In today's edition, the Supreme Court keeps us in the dark on political money, state attorneys general want to know if President Trump talked up his hotel to foreign officials, criticizing the UK's surveillance programs, and more.
- Supreme Court Chief Justice Roberts temporarily blocks ruling that would shed light on dark money. "Starting tomorrow, donors to political 'dark money' groups were no longer going to be able to remain anonymous thanks to a longstanding Federal Election Commission practice being invalidated by the D.C. District Court. But on Saturday Supreme Court Chief Justice John Roberts granted an emergency motion on behalf of Karl Rove’s 501(c)4 non-profit, Crossroads Grassroots Policy Strategies, that halts the lower court’s ruling." (Sludge) As Rick Hasen pointed out, "stay looks to be an administrative one, pending further action of the Court." (Election Law Blog)
- The top Democrat on the Senate Appropriations Committee wants to bring back earmarks. "The top Democrat on the Senate Appropriations Committee would like to bring earmarks back to the appropriations process, restoring a practice banned in 2011 after several years of scandals and negative publicity." (Roll Call)
- Watchdogs set to file complaint following reports of illegal coordination between the NRA and a Montana Senate candidate. "Campaign finance watchdog groups are planning to file a complaint with the Federal Election Commission (FEC) asking it to investigate whether Montana GOP Senate nominee Matt Rosendale and the National Rifle Association (NRA) were illegally coordinating. The Campaign Legal Center and Giffords, the nonprofit political arm of former Rep. Gabby Giffords’s (D-Ariz.) organization, said it is filing the complaint on Friday or Monday." (The Hill)
- As emolument suit moves forward, two state attorneys general want to know if President Trump talked up his Washington hotel to foreign or state officials. "The attorneys general of Maryland and the District of Columbia want the legal authority to get any communications between President Trump and officials of foreign or U.S. state governments pertaining to his Trump International Hotel near the White House. The proposal is one of several for 'document discovery' in the historic civil suit against the president. As plaintiffs, D.C. Attorney General Karl Racine and Maryland Attorney General Brian Frosh can seek documents to bolster their complaints." (NPR)
- Paul Manafort strikes a deal over federal charges, will cooperate with Mueller probe. "Former Trump campaign chair Paul Manafort reached a plea deal that includes an agreement to cooperate with federal prosecutors, a dramatic reversal after he spent the past year fighting the charges filed by special counsel Robert Mueller's office at every turn. Manafort appeared in federal court in Washington, DC, midday on Friday to enter his guilty plea. He acknowledged to the judge that he understood that he was agreeing to cooperate with Mueller's office, and to delay sentencing while he works with prosecutors." (BuzzFeed) The deal puts renewed scrutiny on lobbying firms that Manafort used — including the Podesta Group and Mercury Public Affairs — to obscure his work for pro-Russian Ukrainian interests. (New York Times)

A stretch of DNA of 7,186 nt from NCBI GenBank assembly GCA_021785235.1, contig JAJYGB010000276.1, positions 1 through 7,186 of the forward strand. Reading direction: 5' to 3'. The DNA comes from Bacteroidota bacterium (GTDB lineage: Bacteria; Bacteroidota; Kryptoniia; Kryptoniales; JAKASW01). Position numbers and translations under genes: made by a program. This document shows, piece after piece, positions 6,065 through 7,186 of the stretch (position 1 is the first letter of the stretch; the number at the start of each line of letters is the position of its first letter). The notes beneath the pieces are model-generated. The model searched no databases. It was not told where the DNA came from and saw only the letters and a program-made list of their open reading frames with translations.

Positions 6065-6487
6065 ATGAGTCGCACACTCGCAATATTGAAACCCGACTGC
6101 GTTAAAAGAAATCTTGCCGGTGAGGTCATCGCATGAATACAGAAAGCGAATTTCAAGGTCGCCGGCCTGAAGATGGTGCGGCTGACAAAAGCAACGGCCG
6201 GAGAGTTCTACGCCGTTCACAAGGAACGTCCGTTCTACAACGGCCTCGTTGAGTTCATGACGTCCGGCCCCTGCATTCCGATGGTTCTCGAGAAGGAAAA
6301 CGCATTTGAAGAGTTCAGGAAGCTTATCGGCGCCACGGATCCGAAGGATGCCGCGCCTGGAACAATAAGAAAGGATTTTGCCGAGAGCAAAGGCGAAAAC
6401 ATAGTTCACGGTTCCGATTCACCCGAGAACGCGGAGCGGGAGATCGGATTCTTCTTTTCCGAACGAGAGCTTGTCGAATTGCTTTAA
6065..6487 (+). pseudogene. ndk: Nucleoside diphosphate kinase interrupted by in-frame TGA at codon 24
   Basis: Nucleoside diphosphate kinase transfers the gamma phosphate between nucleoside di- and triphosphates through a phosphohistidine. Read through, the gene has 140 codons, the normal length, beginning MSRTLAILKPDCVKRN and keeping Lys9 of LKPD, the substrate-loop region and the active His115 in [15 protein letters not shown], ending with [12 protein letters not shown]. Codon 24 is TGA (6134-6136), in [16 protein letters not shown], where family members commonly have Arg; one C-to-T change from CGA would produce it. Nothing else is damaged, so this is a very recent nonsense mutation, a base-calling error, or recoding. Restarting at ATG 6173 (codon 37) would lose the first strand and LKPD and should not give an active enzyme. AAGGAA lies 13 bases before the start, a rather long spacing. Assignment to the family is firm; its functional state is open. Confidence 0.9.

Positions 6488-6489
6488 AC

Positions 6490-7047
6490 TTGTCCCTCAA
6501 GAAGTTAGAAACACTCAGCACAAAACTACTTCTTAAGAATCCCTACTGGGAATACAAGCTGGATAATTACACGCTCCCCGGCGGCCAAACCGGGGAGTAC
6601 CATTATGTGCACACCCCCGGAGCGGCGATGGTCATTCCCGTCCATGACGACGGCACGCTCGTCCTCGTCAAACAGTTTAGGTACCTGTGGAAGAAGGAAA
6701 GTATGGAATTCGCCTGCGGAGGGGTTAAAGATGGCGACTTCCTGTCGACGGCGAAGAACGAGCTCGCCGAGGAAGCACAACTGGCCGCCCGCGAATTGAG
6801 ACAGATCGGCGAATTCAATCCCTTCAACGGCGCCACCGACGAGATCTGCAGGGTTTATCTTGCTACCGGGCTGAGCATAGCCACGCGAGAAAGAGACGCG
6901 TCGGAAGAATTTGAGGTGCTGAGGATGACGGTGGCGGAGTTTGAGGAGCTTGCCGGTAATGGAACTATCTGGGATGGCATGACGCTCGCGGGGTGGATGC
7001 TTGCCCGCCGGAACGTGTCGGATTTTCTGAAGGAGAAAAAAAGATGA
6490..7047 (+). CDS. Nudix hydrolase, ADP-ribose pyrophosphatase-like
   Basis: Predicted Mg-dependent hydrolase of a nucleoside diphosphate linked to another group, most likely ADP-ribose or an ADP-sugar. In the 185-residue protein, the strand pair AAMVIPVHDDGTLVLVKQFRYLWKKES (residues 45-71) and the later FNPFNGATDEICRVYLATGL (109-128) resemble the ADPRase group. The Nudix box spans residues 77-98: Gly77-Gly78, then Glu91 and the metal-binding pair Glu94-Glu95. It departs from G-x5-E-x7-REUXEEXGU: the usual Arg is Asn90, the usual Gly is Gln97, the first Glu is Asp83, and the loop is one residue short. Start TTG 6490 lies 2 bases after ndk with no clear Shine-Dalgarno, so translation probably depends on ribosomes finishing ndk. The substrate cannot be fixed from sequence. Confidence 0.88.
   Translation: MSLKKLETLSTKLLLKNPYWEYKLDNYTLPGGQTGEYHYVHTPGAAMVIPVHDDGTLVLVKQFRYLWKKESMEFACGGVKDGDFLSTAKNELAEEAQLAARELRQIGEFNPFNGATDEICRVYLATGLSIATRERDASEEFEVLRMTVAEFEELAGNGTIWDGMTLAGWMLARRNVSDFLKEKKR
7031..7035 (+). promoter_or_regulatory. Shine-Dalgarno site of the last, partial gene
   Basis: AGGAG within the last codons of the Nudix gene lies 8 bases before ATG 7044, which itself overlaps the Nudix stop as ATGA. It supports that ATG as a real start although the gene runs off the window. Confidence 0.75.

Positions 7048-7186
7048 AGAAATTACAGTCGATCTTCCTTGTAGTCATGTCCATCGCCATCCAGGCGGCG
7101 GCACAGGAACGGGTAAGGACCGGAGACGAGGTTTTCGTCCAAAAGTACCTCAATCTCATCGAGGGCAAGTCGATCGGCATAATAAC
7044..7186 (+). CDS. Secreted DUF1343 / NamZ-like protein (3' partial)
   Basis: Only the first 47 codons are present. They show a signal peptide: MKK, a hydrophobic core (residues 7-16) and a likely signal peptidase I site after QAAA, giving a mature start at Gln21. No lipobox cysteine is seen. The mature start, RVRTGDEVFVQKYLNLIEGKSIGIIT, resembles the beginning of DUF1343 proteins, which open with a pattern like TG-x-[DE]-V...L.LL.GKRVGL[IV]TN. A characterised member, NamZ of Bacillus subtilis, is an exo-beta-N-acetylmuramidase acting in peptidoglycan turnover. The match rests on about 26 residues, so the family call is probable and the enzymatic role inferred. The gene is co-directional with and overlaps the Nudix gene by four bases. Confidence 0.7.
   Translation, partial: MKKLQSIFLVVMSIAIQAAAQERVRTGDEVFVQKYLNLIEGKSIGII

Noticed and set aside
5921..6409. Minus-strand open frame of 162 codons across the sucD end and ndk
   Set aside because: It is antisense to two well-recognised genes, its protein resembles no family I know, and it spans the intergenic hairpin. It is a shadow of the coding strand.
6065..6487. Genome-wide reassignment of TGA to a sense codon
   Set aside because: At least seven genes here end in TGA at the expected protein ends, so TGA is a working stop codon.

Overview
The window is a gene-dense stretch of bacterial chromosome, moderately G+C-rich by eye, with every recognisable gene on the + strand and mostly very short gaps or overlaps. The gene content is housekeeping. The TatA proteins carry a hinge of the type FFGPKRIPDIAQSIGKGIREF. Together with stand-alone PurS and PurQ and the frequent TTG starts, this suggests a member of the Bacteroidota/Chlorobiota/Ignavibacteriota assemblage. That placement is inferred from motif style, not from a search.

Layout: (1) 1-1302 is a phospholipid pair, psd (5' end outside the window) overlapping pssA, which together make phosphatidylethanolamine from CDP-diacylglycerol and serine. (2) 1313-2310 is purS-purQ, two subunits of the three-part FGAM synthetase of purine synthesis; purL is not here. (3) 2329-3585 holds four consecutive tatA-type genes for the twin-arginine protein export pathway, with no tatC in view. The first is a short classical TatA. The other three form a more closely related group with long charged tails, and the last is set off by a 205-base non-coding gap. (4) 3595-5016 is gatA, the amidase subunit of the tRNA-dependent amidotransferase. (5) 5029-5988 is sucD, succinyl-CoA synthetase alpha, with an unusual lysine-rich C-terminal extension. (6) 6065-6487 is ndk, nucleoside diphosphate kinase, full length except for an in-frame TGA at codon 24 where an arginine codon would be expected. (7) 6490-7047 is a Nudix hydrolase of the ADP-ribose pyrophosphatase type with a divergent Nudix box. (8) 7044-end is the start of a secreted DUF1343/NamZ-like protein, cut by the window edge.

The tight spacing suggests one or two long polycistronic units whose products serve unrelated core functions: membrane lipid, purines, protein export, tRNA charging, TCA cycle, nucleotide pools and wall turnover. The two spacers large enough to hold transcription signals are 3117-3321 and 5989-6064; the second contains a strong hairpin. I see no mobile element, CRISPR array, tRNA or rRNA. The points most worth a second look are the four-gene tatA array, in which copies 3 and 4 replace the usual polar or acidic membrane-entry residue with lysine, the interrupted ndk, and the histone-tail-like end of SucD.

- The latest Trump administration conflicts include Hatch Act violations, an expensive campaign event, and a threat to a Trump hotel liquor license. Lynn Walsh checked in with her latest look at Trump administration conflicts. This week "President Donald Trump throws a campaign event at his Washington D.C. hotel, an ethics groups files more Hatch Act complaints and a group of citizens files a complaint challenging the president’s “good character,” questioning his ability to maintain a liquor license in Washington D.C." (Sunlight Foundation)
around the world
- How social media taxes are silencing citizens in sub-Saharan Africa. "In the wake of Tanzania’s “blogger tax” and the social media tax recently implemented in Uganda, Zambia’s cabinet approved a similarly-styled tax social media users and internet-based communication platforms such as WhatsApp, Facebook, Viber and the like in mid-August. The government of Benin also approved a similar tax amendment that targets standard telephony-based mobile messaging and calls, and then puts an additional tax on the use of internet-based communication apps." (Global Voices)
- EU human rights court agrees that UK surveillance violated privacy rights. "The European Court of Human Rights said that some U.K. surveillance programs, including the bulk interception of communications exposed by whistleblower Edward Snowden, violate rules that protect privacy and family life. The seven judges at the Strasbourg, France-based court said in a 5-2 ruling that such interceptions violated Article 8 of the European Convention on Human Rights, which also deals with the privacy of communications." (Bloomberg)
- Will this physical symbol of freedom of speech survive novel threats? "Speakers’ Corner, as the meeting place is formally known, isn’t some relic of a bygone era. For more than a century, this shaded park corner has attracted hundreds, if not thousands, of people each week to debate, listen, and learn from the people speaking there. Its continued pull despite the advent of social media (and the deep political polarization that is often associated with it) is a testament to the enduring value of real-life debate—the kind that doesn’t involve trolls and ad hominem attacks, but instead relies on a sometimes-shifting community of people committed to engaging with each other week after week…But for all Speakers’ Corner might have in common with social media, it’s hasn’t been replaced by it. If social media provides reach Speaker’s Corner can’t, real-life debate has its advantages over virtual…Yet Speakers’ Corner has been affected." (The Atlantic)
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